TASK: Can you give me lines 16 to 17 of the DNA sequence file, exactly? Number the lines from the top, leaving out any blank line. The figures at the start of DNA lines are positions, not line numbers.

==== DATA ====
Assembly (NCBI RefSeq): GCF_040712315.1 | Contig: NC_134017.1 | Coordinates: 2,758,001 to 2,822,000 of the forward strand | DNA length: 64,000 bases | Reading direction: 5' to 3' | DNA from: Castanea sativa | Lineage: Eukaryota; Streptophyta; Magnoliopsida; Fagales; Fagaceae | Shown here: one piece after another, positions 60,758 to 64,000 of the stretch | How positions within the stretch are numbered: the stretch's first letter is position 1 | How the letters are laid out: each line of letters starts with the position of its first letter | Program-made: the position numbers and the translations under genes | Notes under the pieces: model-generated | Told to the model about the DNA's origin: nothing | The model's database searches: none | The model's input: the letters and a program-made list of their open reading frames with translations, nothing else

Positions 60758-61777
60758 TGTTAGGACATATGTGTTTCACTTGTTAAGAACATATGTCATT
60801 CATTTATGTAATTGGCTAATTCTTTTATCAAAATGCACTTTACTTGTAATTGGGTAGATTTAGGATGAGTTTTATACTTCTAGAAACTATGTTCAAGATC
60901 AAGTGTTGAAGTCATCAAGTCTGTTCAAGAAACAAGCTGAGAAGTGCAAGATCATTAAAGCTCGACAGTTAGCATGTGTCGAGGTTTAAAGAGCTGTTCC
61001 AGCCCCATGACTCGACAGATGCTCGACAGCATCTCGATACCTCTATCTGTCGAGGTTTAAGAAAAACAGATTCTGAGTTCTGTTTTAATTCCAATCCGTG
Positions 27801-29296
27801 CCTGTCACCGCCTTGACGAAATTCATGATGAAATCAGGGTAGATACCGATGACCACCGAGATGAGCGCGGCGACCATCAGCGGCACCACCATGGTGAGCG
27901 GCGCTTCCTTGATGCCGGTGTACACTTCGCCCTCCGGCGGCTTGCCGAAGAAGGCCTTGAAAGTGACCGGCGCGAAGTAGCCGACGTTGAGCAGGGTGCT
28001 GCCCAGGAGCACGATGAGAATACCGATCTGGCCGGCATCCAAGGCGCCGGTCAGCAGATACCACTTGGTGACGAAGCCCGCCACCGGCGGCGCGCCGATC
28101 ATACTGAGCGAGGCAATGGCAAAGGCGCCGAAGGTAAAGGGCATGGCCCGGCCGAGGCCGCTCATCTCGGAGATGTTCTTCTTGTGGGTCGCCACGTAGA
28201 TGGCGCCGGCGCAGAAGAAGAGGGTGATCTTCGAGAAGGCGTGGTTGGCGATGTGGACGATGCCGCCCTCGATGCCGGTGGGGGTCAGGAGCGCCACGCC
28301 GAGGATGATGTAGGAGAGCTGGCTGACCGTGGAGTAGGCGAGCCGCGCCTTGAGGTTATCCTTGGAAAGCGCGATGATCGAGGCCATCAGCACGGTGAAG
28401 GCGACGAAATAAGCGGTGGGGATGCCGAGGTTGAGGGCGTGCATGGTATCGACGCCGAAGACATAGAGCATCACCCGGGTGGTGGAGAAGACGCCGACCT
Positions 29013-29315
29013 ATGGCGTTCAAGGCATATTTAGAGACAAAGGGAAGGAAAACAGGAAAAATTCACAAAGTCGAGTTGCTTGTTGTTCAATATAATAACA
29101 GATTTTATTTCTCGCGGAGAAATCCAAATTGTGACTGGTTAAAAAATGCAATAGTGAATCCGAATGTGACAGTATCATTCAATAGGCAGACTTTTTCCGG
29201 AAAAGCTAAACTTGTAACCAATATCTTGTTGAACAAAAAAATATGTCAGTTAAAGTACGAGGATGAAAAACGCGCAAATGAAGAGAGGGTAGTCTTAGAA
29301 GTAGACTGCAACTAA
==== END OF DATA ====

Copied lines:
29013 ATGGCGTTCAAGGCATATTTAGAGACAAAGGGAAGGAAAACAGGAAAAATTCACAAAGTCGAGTTGCTTGTTGTTCAATATAATAACA
29101 GATTTTATTTCTCGCGGAGAAATCCAAATTGTGACTGGTTAAAAAATGCAATAGTGAATCCGAATGTGACAGTATCATTCAATAGGCAGACTTTTTCCGG